Review: Drop7

This review is based on the iPhone version of Drop7.

In a sentence, Drop7 is like a numerically based Connect Four. You drop randomly provided discs into a 7 by 7 unit grid, eliminating them by creating rows and/or columns that total the number in the disc. There are also gray discs that emerge from the bottom at the start of every round, which break down and reveal a numbered disc after a pair of numbered discs in direct contact are eliminated. So if you drop an orange 3 disc onto a column with 2 solid gray discs, the 3 is eliminated and the upper gray disc becomes broken. Drop a 1 onto that, and the 1 will be eliminated while the upper gray disc reveals a number underneath. The game chains eliminations together, so an unveiled 2 in this scenario will also be eliminated on the same turn.

It sounds a bit convoluted, but the concept is easy to grasp after a couple of minutes. Strategy is also pretty straight forward: avoid elimination clogging vertical lines of 1’s and 2’s, alternate accumulated gray discs with numbered ones for faster reveals and manufacture elimination chains for big score bonuses. These same principles apply to the Normal (drop coloured and gray discs), Hardcore (faster rounds, no gray discs to drop) and Sequence (Normal with the exact disc pattern every time) modes, which play very similarly.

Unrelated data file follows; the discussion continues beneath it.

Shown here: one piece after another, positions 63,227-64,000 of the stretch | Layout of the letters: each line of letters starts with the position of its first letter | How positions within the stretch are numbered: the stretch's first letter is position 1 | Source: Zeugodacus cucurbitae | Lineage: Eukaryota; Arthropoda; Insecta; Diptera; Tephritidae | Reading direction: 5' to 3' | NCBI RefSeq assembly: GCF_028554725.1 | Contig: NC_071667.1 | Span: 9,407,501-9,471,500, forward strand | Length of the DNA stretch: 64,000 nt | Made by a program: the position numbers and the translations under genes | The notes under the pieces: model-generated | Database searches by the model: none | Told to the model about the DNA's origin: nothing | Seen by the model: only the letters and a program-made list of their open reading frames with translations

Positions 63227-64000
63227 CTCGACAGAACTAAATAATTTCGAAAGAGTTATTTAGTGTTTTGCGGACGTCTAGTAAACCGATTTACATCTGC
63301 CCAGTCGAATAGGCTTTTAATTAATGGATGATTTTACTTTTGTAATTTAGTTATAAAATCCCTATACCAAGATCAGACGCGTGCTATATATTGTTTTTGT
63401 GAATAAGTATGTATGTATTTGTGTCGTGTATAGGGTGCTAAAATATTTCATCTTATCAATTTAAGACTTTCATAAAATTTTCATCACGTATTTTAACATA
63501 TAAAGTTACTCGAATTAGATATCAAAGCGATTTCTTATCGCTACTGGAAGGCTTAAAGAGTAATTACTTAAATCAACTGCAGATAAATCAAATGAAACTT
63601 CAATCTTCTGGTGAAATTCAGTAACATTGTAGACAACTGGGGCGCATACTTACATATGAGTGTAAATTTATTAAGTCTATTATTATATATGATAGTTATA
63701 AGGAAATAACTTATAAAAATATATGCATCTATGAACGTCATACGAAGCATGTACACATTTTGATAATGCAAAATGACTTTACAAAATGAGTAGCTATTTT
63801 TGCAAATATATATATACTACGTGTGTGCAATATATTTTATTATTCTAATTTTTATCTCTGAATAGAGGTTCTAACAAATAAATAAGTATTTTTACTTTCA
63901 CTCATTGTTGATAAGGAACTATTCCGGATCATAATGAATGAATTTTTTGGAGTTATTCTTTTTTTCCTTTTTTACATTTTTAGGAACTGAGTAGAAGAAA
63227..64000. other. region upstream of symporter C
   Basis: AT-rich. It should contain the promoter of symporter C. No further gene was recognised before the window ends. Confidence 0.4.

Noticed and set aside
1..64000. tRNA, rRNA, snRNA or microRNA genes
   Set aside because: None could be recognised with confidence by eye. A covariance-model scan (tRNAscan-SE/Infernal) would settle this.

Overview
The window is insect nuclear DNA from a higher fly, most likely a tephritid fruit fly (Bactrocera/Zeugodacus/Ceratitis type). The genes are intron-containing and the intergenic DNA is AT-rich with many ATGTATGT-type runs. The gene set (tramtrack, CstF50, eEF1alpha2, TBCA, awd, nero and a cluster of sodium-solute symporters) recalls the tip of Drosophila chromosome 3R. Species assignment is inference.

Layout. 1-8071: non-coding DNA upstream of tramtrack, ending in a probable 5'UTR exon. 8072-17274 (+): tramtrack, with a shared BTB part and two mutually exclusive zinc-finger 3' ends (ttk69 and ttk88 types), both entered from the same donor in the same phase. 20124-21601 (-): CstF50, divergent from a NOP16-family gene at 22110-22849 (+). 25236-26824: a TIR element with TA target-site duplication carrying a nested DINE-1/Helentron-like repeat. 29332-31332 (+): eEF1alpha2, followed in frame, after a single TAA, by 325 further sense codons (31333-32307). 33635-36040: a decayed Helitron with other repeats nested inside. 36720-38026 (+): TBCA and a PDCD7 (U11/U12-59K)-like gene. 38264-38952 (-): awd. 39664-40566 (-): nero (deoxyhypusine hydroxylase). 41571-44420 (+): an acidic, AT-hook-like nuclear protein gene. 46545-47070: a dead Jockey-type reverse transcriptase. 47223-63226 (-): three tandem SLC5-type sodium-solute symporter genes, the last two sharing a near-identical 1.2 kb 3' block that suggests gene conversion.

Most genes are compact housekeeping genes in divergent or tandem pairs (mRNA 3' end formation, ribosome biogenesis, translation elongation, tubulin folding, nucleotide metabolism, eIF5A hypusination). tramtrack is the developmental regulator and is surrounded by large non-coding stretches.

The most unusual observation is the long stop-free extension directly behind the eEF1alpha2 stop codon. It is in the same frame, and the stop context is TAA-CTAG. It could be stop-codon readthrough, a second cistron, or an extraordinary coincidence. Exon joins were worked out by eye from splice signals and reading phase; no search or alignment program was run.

That’s it! Drop7 is single player only, so competition is limited to high scores which are submitted after every game. It sounds a little basic, but you won’t think about it as you learn to subconsciously stagger numbers and cash in waves of points. This is really crisp to pull off with the touch interface, as you can flash around from row to row to swiftly drop discs as fast as you can tap.

Developer area/code has used simplicity as a strength; Drop7 is very easy to learn, and can be played sporadically without hurting the gameplay experience. For anyone interested in a nice workout for your noggin in a pick-up-and-play game, this belongs on your iPhone.

 

Rating: 4 out of 5 stars

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